There are other highlights in terms of songs, including Gold And Power, Erwin’s Opera and the dizzyingly thrilling X-Ray, but mention must be made of the band members themselves, for this is a crack selection of musicians. Marc Fascia and bassist Alex Lofoco both sport bizarrely impressive instruments, with notably more strings and less headstocks than you might expect, and they are utilised to the fullness of their capabilities. Olivier Castan, a past veteran of Franck Carducci’s band along with Jimmy, is effortlessly impressive. There are times here when this material demands a musical tightness preventing a cigarette paper being pushed between them, and they pull it off with aplomb. Frontman/woman-wise there is no problem here: Hayley Griffiths, as anyone who has seen her fronting her own band or during her time with Karnataka will know, is simply born to perform physically as well as vocally, and the addition of Heather Findlay guesting on a few songs gives things an extra level. Charlie Bramald, meanwhile, is simply a law unto himself; simply put, I have never seen anyone looking quite so happy to be onstage performing this stuff and bringing enjoyment to people. He throws everything into his dramatic performance, but even as he gives his most intense, scenery-chewing moments, a smile will spread itself unbidden across his face, as if he’s saying ‘ah, come on guys, I love a bit of drama, but isn’t it just awesome to be here doing this!’, which the audience certainly warm to. It’s a little like a bizarre mix of Peter Gabriel and Keith Chegwin fighting over the same body, and it’s simply impossible not to share the enthusiasm. In a world which has seen stories recently of bands such as Royal Blood storming offstage in an Axl Rose manner, one gets the feeling that even if Charlie found his entire family had been kidnapped and held hostage by the sound man, he would limit himself to a stern rebuke before continuing. This is the sort of joyous love for the music and the show which flows through the whole of the Zio band, and it’s something you can’t overstate.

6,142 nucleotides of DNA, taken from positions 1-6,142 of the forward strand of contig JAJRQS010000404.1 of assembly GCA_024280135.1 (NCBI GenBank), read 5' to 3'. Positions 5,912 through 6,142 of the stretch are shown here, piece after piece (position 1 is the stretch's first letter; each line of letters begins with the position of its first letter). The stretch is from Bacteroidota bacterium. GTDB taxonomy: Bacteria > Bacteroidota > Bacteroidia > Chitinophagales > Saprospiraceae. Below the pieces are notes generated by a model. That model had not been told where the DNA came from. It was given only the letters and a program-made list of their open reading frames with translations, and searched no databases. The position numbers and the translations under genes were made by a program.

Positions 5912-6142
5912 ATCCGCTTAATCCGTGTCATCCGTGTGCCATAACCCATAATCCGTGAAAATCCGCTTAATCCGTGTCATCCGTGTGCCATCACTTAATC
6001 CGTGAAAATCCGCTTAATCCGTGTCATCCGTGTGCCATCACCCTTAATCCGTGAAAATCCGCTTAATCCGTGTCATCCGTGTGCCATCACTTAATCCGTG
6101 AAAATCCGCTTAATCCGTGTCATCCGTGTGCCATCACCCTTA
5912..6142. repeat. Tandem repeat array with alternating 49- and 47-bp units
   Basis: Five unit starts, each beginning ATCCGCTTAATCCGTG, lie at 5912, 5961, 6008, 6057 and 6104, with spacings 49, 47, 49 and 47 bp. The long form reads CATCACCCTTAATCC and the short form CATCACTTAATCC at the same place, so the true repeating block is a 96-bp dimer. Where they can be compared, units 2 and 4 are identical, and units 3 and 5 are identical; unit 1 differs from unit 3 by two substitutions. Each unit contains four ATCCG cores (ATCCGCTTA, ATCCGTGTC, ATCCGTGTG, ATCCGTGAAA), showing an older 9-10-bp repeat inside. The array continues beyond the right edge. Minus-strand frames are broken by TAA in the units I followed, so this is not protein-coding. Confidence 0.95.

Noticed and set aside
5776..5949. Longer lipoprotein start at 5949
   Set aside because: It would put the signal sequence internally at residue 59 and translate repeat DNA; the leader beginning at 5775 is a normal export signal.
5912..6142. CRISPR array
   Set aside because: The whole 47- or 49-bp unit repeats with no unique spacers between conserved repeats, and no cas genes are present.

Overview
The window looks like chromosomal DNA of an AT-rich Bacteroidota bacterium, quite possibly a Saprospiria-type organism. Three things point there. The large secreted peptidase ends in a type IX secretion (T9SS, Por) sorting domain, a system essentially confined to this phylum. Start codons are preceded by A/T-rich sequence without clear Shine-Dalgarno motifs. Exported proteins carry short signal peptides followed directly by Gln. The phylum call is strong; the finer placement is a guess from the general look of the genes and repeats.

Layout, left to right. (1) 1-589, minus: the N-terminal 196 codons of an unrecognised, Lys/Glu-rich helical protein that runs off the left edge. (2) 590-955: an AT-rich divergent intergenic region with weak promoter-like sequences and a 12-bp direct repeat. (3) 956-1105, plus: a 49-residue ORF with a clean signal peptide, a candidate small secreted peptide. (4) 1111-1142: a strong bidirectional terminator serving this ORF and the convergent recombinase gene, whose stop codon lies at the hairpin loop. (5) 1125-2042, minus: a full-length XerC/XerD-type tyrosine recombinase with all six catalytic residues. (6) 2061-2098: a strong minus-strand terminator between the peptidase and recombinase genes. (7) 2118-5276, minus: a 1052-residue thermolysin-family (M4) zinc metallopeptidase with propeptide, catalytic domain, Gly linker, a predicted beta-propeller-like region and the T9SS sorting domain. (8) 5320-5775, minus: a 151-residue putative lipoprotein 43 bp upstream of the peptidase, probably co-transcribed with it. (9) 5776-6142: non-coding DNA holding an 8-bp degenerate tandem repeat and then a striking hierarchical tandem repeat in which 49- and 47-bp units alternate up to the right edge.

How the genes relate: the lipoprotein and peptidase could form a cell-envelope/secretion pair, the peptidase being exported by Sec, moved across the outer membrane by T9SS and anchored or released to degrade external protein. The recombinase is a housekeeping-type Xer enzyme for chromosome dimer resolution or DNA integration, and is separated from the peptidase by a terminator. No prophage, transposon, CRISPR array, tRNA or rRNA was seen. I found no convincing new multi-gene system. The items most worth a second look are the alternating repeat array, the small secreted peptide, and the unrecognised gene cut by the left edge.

This may not have been the biggest venue Zio will play this year. It may not be the biggest they’ll play this week for that matter, but to the show it is a matter of unimportance, as these guys just love what they’re doing, and dare you not to love it too. It doesn’t matter where you come from, who you are, or what audience you find yourself in – with Zio, you’re always in The Rock And Roll Capital Of The World. And isn’t that really what it’s all about when it comes down to it? I think so.

Charlie Bramald, daring you not to enjoy yourself…